Fig. 3 (a–d) Device characteristics of different graphene–DNAzyme junctions after DNA connection (black) and further Cu2+ treatments of different concentrations in the presence of 50 μM ascorbate (red) (a: 0.5 pM; b: 50 fM; c: 5 fM; d: 0.5 fM). (e) Statistical reaction times for the complete Cu2+ catalytic reactions at different concentrations. (f) Concentration-dependent dynamics of the Cu2+ catalytic reactions. All the measurements were performed at VD = −50 mV.

Beside high sensitivity, high selectivity is also crucial for sensing. To evaluate the selectivity of DNAzyme-bridged graphene devices, we measured the conductance changes of freshly prepared working devices after adding Pb2+ (0.5 nM), Zn2+ (0.5 nM), Mg2+ (0.5 nM), Ca2+ (0.5 nM), Fe2+ (0.5 nM), Fe3+ (0.5 nM), Ni2+ (0.5 nM), K+ (5 mM), Na+ (135 mM) and Al3+ (60 nM) for 5 min under the same conditions. As illustrated in Fig. 4 and S4, the responses of the devices to these metal ions were essentially unchanged in the presence or absence of these metal ions. In contrast, further treatment of the above systems with 0.5 nM Cu2+ in the presence of 50 μM ascorbate for 5 min resulted in the loss of device conductance. Therefore, these results demonstrate excellent selectivity of these DNAzyme-functionalized devices towards Cu2+.

image file: c4sc03612c-f4.tif
Fig. 4 (a) IV curves of DNAzyme-bridged graphene devices after DNAzyme connection (black) and after further treatments with Pb2+ (∼0.5 nM) under the same conditions in the presence of 50 μM ascorbate (red). (b) Statistical comparisons of conductance changes under the same conditions in the presence of 50 μM ascorbate (0.5 nM of Pb2+, Mg2+, Fe2+, Ni2+, Fe3+, Zn2+, Ca2+ and Cu2+; 5 mM of K+; 135 mM of Na+; 60 nM of Al3+). All the measurements were performed at VD = −50 mV.


In summary, we have demonstrated a platform of using single-molecule graphene–DNAzyme junctions to achieve direct electrical detection of paramagnetic Cu2+ with ultra-high femtomolar sensitivity and high selectivity. While most metal ion sensors reported previously relied on optical properties that require the labeling of DNAzymes with either fluoresencent or colorimetric groups, and these optical properties can often be interfered by background fluorescence or colors, the current system integrated the DNAzymes directly into electrical circuits without labeling them, and with electrical signals that are much less vulnerable to interference. Even though several examples of DNAzyme-based metal ion sensors have been published, none of the reported DNAzyme sensors have achieved ultra-high sensitivity as reported in this work. We accomplished this task for using a novel signal transduction mechanism using a graphene–DNAzyme junction. Just like organic molecule-based metal ion sensors, despite numerous papers published in the field for many years, there is still a major advance possible for better performance if a new signal transduction mechanism can be introduced. Since DNAzymes selective for a variety of metal ions can be obtained through in vitro selection, the sensing system demonstrated here can be applied to the detection of many other metal ions. Finally, since the graphene devices are compatible to current complementary metal oxide semiconductor (CMOS) technologies, our system has the potential for the development of direct, low-cost, high-throughput and real-time detection arrays for chemical and biological reactions.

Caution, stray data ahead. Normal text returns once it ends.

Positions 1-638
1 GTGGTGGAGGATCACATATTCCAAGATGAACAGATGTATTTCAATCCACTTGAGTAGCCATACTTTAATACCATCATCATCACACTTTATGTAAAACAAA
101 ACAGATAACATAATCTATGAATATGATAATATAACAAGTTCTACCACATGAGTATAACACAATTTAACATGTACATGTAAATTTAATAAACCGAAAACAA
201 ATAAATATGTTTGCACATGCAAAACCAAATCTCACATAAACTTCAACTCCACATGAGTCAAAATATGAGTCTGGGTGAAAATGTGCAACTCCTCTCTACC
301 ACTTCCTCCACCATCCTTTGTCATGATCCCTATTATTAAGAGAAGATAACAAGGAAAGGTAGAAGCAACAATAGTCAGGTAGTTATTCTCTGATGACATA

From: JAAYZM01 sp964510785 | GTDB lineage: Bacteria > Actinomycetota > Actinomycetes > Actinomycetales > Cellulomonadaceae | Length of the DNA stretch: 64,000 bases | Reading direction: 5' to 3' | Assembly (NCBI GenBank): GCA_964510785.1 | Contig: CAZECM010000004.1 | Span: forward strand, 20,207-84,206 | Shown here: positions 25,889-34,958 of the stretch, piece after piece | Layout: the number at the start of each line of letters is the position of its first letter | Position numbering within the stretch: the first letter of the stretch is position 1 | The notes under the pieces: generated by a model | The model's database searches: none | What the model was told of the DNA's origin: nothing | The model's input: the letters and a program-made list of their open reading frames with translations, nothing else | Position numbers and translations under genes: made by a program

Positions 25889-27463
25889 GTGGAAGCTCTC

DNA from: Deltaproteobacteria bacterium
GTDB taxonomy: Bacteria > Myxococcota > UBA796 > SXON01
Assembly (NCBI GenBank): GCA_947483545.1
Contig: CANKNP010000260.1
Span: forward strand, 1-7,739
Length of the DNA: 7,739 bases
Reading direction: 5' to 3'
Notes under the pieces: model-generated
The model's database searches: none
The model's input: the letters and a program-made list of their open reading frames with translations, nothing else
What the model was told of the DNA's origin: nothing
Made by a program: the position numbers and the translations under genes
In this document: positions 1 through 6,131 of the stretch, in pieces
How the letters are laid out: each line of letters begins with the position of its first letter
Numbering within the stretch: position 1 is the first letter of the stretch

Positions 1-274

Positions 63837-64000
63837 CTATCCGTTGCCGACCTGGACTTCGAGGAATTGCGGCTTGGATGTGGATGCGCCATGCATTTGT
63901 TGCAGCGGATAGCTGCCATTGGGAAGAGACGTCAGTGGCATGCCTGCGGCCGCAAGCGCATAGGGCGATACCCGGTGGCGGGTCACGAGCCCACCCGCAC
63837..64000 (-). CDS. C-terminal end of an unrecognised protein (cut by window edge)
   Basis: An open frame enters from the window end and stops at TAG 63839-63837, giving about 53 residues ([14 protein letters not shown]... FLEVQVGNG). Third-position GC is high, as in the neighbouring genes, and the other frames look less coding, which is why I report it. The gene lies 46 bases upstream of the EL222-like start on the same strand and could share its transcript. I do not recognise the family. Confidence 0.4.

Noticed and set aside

We acknowledge primary financial support from MOST (2012CB921404) and NSFC (21225311, 51121091, 91333102, and 21373014) (to X.G.) and US National Institutes of Health (ES16865 to Y.L.).

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Electronic supplementary information (ESI) available. See DOI: 10.1039/c4sc03612c
These authors contributed equally.